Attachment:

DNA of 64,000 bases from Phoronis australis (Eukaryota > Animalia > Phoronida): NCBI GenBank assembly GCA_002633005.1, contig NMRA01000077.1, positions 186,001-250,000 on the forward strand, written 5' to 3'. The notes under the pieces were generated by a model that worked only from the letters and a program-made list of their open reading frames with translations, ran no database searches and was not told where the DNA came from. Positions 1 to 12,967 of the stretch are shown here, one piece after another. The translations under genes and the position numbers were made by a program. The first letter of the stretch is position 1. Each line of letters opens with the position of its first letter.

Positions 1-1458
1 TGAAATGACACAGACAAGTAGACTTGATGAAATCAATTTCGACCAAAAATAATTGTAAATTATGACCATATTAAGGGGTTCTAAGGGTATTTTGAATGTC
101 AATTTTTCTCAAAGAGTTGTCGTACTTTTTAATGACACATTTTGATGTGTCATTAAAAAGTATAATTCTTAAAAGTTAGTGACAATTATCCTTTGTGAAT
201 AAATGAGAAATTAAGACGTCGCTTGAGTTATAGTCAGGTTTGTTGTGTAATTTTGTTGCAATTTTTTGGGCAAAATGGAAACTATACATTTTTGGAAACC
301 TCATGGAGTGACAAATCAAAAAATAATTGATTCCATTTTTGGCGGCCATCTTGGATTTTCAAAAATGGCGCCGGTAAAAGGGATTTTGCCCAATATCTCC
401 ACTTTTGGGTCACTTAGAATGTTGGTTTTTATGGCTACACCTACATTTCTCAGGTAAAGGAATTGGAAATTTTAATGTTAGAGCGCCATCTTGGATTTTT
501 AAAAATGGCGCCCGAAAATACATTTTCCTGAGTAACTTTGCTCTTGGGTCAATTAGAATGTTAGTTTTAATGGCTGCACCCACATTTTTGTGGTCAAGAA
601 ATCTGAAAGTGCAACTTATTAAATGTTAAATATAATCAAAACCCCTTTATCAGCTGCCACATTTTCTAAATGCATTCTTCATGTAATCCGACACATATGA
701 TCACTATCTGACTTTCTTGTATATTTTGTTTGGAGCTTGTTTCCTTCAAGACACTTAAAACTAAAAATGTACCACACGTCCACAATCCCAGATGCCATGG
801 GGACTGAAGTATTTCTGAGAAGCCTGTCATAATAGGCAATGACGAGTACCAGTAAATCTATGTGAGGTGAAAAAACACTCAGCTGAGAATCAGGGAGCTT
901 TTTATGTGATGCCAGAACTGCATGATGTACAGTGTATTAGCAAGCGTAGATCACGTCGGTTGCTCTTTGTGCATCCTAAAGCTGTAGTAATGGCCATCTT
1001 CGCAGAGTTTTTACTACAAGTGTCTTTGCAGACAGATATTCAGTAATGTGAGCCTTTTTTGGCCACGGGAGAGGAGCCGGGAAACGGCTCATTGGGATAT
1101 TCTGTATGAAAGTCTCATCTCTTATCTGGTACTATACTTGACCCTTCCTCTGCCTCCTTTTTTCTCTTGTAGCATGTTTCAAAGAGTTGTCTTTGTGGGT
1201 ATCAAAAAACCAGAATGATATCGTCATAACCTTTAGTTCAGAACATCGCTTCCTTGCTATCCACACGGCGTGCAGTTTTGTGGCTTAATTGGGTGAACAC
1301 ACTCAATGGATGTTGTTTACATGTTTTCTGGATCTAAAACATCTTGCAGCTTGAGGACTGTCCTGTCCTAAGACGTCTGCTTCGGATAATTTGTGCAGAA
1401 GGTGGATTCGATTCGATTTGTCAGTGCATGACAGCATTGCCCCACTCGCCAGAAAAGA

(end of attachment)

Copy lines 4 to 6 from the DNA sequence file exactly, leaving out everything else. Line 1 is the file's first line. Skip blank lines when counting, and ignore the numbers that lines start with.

101 AATTTTTCTCAAAGAGTTGTCGTACTTTTTAATGACACATTTTGATGTGTCATTAAAAAGTATAATTCTTAAAAGTTAGTGACAATTATCCTTTGTGAAT
201 AAATGAGAAATTAAGACGTCGCTTGAGTTATAGTCAGGTTTGTTGTGTAATTTTGTTGCAATTTTTTGGGCAAAATGGAAACTATACATTTTTGGAAACC
301 TCATGGAGTGACAAATCAAAAAATAATTGATTCCATTTTTGGCGGCCATCTTGGATTTTCAAAAATGGCGCCGGTAAAAGGGATTTTGCCCAATATCTCC